AMY GOODMAN: So why does Hamas do it?
NORMAN FINKELSTEIN: Why does Hamas do it? I think part of it is because their, so to speak, claim to fame is they’re an armed resistance. They want to distinguish themselves from—distinguish themselves from the Palestinian Authority. So they claim, “We’re still resisting.” Number two, I think they really believe their own propaganda, because they see Israel saying, “You know, these rockets, they’re causing us, you know, so much damage and destruction and so forth.” I think part of it, you have to remember—no offense to them—no offense to them, but they live in a hermetically sealed society. Most of the Hamas leaders, they’re just recently out of spending 10 years in jail, 15 years in jail. They’re very inexperienced, because Israel eliminated the first line, the second line, the third line of the Hamas leadership. So, don’t attribute, you know, great strategic thinking to them. They’re living in this tiny, isolated, hermetically sealed enclave. And I think they actually have internalized a lot of the Israeli propaganda.
AMY GOODMAN: Explain what happened in, first, Operation Cast Lead, 2008, ’09, and then Operation Protective Edge in 2014. And you referenced this in the first part of our interview, but in terms of casualties, in terms of the timing of these two attacks?
NORMAN FINKELSTEIN: Mm-hmm. Well, I don’t want to go over ground that we’ve already looked at, so let me look at the salient points for the purposes of, you know, an interview. Number one, Operation Cast Leads begins December 26th, 2008, ends January 17th, 2009—what Amnesty International called “22 days of death and destruction.” There’s a ceasefire implemented in June 2008. Israeli official and unofficial organizations say Hamas was careful to respect the ceasefire. Hamas was careful to respect the ceasefire. Israel, however, it’s preparing, it’s preparing, it’s preparing for its attack on Gaza to revenge Lebanon. When all the pieces are in place—they spent about a year of preparation. When all the pieces are in place, they need a pretext. Well, they look around for a pretext.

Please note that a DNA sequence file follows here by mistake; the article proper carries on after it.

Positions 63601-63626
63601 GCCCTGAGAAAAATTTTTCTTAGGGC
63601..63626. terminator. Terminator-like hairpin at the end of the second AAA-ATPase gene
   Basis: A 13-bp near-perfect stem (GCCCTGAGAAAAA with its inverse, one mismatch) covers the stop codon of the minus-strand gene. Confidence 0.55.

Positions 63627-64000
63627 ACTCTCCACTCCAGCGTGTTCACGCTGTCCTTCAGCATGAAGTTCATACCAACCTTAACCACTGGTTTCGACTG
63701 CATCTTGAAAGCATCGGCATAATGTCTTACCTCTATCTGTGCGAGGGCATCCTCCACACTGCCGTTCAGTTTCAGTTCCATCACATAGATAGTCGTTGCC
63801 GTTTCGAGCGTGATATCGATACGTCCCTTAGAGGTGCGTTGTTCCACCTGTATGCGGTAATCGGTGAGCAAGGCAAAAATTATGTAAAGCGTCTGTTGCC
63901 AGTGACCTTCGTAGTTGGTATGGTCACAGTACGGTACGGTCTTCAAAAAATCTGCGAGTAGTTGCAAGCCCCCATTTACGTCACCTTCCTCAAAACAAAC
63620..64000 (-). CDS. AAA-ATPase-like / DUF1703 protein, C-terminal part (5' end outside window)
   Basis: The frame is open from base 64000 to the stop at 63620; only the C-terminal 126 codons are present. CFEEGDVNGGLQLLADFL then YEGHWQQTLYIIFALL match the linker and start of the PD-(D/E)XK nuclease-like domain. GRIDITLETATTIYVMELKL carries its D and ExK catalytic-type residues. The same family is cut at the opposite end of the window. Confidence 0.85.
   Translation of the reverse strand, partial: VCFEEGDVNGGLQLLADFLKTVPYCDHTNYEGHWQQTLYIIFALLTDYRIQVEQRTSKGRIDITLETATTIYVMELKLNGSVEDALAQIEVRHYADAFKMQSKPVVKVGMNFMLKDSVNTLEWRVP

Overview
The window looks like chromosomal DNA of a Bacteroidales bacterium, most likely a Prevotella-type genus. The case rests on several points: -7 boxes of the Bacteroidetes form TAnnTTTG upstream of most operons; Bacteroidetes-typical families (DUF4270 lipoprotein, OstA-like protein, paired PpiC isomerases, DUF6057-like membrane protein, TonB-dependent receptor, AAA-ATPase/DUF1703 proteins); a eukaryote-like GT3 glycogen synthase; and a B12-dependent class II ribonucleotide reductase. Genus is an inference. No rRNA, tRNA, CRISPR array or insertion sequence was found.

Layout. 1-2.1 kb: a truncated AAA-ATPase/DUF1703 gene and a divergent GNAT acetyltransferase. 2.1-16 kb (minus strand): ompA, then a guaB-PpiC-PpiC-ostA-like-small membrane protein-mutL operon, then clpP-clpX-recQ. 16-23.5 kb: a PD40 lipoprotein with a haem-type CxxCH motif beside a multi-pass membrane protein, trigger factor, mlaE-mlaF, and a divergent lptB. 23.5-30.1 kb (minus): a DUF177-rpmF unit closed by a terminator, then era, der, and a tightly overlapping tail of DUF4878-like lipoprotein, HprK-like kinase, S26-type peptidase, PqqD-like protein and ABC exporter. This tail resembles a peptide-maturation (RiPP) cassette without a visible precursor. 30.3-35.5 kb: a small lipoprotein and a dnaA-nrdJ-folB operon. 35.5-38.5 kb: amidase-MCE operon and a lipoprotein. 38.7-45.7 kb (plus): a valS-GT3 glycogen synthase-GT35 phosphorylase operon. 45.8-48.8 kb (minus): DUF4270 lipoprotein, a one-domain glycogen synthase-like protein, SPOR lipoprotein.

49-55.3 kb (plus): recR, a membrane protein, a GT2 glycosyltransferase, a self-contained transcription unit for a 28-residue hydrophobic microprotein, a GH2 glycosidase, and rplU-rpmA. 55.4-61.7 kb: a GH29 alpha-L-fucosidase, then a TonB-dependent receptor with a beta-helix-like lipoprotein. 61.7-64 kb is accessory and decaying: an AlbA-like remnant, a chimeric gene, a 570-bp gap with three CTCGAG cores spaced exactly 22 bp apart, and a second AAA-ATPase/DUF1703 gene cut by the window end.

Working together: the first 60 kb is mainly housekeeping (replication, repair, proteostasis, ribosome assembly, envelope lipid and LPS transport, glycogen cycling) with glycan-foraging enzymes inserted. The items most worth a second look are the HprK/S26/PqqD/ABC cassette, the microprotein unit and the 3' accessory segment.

And they wait 'til November 4th, the historic election, when Barack Obama is voted into office. They know all the cameras are riveted on the White House, riveted on the United States. And then they go in, kill six Hamas militants, knowing full well that there's going to be a reaction. And from that point on, it descends into tit for tat, and then, on December 26, begins the assault. It ends January 17th. And for the time—for the time, it was by far the biggest Israeli massacre committed against Gaza. And you have to bear in mind—I’m not sure how vivid your memory is, even mine is beginning to fade on it, and I study it, you know, pretty closely—public opinion radically shifted against Israel after Operation Cast Lead. It created a huge international uproar. There were, believe it or not—